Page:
Bitcoin will be halved sometime this month. What is Bitcoin halving, how will it affect the market, and what does this mean for the long-term prospects of miners and cryptocurrencies? Here’s everything you need to know about this key event.
Bitcoin Halving – A Brief Overview
The word “halving” might resemble a horror flick – something about a serial killer. But it’s actually a nickname for one of the most anticipated events in the history of Bitcoin.
At some point in this month (May), every 10 minutes the number of bitcoins (BTC) entering the circulation (AKA block rewards) will drop by half, from 12.5 to 6.25. This is a milestone that happens every four years and has happened twice before.
The potential creation of wealth is what is drawing so much attention to the upcoming event, which is usually held in half. The supply in the system will suddenly decrease, but theoretically, the demand will remain the same, possibly raising the price of the cryptocurrency.
As such, the event has sparked an enthusiastic debate about Bitcoin price forecasts and how the market will react.
Will this even increase the price of Bitcoin?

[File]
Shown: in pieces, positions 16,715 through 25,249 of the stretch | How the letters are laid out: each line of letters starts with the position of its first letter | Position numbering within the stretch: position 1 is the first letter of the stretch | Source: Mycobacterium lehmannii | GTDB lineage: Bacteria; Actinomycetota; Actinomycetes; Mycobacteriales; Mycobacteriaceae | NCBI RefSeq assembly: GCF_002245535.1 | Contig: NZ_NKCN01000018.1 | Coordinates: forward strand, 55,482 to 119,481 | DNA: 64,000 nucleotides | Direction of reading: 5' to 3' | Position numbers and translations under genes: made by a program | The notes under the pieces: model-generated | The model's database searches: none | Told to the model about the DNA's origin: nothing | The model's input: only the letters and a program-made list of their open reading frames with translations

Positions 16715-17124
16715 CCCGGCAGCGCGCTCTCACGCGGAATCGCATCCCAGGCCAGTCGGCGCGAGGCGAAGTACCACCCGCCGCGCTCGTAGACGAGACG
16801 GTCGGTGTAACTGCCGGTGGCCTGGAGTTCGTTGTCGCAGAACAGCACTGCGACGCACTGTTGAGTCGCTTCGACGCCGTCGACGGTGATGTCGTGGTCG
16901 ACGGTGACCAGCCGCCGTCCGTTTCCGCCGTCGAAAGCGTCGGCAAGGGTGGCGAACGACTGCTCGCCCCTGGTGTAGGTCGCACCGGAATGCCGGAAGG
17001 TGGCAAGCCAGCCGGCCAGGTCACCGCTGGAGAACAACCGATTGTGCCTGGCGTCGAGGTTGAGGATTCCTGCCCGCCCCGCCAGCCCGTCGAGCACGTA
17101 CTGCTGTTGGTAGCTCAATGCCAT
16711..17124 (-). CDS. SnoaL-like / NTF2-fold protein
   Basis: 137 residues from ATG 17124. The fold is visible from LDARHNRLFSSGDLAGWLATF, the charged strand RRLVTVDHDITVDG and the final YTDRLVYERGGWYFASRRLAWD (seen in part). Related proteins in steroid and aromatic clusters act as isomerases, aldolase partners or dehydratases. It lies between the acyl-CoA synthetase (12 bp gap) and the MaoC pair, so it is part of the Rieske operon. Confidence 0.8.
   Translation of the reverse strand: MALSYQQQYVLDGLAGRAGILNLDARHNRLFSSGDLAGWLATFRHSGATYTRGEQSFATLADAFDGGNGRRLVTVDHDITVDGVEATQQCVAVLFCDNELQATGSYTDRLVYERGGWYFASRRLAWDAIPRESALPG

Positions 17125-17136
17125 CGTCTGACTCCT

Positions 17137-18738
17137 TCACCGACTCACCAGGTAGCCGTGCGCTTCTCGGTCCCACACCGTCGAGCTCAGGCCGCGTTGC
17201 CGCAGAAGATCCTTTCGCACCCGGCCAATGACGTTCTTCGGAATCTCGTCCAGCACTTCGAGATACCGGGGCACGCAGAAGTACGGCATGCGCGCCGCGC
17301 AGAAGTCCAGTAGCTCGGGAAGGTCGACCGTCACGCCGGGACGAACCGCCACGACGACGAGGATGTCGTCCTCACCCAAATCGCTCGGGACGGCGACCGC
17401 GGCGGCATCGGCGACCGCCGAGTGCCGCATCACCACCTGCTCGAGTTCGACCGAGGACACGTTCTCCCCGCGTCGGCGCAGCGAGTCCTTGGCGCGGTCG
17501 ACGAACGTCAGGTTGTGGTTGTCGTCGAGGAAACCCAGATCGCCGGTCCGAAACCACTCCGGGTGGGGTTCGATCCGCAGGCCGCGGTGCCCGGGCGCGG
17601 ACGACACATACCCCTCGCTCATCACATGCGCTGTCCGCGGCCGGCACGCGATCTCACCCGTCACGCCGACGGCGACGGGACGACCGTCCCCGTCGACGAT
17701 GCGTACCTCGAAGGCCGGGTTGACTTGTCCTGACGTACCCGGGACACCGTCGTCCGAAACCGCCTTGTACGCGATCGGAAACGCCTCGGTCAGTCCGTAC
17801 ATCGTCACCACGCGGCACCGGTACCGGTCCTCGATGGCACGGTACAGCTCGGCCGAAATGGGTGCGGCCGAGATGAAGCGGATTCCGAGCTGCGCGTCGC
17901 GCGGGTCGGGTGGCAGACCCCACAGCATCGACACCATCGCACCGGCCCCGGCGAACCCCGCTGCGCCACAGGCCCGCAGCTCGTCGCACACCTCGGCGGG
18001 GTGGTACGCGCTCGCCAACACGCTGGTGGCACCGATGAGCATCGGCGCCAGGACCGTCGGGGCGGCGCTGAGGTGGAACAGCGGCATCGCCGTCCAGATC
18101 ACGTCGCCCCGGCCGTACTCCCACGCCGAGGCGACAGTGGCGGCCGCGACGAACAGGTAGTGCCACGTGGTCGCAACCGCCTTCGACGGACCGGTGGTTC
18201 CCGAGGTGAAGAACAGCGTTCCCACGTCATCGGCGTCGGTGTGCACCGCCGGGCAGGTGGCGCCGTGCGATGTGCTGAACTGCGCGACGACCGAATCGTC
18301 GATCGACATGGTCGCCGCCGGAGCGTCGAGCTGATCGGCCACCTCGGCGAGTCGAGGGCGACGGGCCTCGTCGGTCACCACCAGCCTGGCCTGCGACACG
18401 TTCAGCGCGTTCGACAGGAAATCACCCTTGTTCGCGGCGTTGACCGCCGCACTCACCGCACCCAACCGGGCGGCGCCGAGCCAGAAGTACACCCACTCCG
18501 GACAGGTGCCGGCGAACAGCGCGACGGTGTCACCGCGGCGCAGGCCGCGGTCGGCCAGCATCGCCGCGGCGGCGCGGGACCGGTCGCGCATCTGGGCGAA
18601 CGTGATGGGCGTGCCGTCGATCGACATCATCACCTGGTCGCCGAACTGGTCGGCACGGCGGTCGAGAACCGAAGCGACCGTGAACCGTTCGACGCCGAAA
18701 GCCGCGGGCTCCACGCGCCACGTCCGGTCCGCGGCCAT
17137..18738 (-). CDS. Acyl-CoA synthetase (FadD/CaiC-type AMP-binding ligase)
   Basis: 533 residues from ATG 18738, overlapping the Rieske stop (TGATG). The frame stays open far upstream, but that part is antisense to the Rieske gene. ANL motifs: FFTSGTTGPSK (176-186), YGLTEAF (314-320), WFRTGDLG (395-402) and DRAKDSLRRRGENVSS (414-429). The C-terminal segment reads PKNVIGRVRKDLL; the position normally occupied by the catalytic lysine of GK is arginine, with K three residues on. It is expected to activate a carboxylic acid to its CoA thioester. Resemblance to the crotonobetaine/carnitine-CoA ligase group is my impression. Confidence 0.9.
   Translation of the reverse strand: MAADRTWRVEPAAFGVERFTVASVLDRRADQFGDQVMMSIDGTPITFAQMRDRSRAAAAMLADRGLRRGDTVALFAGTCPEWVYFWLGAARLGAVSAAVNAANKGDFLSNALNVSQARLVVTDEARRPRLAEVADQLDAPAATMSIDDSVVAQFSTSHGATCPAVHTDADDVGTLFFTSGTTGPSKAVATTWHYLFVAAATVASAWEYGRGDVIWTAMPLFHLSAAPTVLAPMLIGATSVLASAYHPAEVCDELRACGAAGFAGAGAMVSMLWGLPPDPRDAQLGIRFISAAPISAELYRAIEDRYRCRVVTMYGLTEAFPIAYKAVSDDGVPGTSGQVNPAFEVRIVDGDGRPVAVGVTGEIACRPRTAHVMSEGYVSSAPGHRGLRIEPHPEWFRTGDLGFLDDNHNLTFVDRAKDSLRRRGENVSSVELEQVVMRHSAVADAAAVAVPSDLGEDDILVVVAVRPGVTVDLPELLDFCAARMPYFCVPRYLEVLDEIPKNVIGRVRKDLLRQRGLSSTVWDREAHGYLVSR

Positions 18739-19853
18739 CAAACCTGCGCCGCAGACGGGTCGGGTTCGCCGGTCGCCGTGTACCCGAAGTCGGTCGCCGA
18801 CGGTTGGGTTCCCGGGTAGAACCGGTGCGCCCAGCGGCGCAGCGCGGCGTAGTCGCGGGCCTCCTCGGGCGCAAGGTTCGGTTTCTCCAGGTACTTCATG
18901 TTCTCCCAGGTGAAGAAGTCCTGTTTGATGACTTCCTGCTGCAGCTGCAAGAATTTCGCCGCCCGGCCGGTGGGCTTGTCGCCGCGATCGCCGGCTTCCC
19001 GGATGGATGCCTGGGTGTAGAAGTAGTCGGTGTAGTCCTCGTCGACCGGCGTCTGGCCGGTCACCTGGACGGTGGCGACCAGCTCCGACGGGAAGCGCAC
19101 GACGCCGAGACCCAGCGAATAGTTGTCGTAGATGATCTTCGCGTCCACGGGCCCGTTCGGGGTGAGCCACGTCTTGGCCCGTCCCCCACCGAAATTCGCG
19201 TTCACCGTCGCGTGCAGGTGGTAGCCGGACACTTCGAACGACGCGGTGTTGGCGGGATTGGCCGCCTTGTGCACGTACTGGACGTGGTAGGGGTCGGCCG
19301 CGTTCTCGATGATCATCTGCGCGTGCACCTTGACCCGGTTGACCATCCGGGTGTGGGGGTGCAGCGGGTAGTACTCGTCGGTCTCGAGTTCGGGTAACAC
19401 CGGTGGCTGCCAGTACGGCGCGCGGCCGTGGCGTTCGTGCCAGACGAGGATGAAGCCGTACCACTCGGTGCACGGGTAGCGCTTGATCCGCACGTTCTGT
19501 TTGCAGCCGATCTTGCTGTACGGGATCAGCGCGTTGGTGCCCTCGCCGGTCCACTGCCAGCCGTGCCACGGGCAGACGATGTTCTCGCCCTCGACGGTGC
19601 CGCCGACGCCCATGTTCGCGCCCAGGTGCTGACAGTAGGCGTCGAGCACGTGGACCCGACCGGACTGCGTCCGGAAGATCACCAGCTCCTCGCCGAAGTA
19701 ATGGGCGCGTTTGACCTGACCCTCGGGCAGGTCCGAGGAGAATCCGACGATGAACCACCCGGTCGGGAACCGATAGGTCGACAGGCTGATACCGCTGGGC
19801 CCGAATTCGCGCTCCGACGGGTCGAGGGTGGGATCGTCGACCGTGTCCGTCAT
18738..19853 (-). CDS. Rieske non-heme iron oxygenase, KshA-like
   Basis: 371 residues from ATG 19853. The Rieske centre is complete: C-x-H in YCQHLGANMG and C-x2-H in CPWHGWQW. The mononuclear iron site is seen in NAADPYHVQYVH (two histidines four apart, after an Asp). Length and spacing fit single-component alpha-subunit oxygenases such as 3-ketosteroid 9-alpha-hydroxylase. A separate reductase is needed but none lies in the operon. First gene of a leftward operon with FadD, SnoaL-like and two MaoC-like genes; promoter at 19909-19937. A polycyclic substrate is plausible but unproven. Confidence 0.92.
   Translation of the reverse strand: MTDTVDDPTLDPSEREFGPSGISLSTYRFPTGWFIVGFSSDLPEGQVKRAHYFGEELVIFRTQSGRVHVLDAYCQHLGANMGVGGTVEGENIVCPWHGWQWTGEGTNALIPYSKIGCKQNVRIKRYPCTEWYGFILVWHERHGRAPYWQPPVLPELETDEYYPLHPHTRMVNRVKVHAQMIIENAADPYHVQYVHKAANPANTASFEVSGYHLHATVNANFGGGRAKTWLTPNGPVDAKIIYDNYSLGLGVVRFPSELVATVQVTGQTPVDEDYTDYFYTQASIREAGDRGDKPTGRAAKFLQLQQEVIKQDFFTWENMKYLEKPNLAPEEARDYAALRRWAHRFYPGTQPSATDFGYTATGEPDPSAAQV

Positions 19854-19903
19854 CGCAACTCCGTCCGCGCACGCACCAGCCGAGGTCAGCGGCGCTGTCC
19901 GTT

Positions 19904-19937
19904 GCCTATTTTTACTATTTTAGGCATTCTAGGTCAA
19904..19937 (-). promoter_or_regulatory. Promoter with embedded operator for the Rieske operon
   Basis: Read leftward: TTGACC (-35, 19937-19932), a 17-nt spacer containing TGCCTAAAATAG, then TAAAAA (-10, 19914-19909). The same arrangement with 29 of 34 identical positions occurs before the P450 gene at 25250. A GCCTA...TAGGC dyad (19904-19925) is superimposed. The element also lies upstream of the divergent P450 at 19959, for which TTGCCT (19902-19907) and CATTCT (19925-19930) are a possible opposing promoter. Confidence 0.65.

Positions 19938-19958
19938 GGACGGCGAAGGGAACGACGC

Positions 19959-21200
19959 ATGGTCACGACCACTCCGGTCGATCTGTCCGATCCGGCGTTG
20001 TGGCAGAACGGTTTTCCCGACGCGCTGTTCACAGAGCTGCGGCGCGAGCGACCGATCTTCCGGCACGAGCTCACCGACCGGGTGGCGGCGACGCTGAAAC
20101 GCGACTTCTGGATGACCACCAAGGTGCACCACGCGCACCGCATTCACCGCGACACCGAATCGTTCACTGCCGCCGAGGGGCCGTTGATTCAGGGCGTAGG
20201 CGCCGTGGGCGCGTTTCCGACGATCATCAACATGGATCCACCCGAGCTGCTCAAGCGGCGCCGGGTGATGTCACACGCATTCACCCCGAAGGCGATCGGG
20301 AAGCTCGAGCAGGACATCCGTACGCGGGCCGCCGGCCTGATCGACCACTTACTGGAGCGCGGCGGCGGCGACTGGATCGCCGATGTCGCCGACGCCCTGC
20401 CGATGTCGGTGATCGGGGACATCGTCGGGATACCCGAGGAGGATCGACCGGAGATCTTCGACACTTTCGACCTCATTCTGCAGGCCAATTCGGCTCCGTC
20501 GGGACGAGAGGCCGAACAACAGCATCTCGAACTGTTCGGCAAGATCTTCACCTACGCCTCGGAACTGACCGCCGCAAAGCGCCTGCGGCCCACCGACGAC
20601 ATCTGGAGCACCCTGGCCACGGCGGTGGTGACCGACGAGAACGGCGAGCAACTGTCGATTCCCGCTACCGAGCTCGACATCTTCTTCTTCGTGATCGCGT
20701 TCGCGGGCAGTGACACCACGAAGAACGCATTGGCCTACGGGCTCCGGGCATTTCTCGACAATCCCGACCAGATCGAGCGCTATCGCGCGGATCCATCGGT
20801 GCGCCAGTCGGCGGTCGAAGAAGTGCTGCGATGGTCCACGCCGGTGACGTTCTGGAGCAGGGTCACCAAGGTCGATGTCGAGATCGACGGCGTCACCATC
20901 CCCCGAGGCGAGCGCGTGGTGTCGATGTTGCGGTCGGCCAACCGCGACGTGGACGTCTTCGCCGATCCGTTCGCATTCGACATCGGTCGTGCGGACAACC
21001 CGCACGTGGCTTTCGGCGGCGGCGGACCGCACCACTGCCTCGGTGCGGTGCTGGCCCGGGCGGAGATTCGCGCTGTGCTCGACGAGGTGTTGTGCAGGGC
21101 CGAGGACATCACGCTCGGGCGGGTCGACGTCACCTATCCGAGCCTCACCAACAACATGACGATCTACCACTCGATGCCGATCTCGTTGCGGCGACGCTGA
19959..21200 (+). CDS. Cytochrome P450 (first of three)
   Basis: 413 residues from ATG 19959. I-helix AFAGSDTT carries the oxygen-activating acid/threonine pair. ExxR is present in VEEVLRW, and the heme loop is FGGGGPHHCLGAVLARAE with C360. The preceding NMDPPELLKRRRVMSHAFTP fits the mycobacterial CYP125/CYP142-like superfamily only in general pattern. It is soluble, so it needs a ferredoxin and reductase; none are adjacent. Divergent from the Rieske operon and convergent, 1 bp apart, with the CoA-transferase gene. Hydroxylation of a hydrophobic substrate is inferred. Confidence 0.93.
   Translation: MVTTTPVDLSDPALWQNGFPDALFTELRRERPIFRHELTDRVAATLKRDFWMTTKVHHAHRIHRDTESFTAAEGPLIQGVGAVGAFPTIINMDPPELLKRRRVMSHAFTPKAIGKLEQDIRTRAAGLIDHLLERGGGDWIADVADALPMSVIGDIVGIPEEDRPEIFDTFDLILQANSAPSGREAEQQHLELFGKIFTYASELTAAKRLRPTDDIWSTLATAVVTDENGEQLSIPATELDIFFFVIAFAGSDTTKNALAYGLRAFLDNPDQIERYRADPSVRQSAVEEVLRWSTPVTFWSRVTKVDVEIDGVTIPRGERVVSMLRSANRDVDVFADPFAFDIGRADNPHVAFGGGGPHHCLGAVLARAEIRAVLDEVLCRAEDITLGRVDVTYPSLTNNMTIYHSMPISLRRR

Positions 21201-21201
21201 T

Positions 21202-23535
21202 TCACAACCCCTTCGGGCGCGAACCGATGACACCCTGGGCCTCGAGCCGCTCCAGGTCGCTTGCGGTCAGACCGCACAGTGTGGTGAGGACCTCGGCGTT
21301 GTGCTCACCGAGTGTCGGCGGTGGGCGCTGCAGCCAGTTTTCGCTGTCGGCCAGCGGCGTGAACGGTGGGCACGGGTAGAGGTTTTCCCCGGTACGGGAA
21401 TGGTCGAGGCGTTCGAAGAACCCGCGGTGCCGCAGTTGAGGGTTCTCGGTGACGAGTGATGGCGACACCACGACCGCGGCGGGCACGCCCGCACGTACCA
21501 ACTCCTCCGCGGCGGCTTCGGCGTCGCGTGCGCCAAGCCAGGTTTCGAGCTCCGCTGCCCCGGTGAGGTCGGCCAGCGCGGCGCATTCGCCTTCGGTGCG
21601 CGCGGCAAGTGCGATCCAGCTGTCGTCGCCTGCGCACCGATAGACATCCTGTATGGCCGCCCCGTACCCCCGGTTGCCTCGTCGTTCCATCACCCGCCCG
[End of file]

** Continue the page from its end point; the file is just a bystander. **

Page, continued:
This has been the subject of a heated debate.
If we go by the previous cases of BTC reductions, token prices have risen. For example, in 2012, Bitcoin rose about 8,000% in 12 months after spending on rewards and rose again by almost 1,000% after cutting in 2016.
On the other hand, sceptics against it. The second BTC halving occurred at a time when Bitcoin was already gaining mainstream recognition and was matched with early currency offerings, many of which had to be bought with Bitcoin.
Paul Donovan, the chief economist of UBS Global Wealth Management, has said anyone who is familiar with the structure of Bitcoin will be aware of its halving, but potential “innocent” investors who aren’t maybe persuaded to buy tokens because the half is happening.
But then, Canaccord Genuity analysts, also claim that BTC halving may have a meaningful psychological component and could continue to have an impact on the price of bitcoin.
Will the miners be affected?
Bitcoin requires a lot of energy to mine, both to perform the calculations involved and to cool the computers that perform them.
BTC mining can cost you anywhere between $3,500 to $6,500 depending on equipment cost, electricity, and the place of storage of the hardware.
Competition is also increasing among BTC miners, leaving several smaller participants out of business. 5 mining entities based in China now control half of the power of all computers on the Bitcoin network.
Is anything going to change if you are a BTC owner?
Any subsequent change in BTC price will either leave you richer or poorer, except that it will be impossible to know exactly how much has changed due to half of the direct change.
To sum up, we can say,
Halving will play a key role in preventing inflation by periodically slowing the pace of Bitcoin creation, so as not to outrun demand. Now, wait and see what the future holds for us.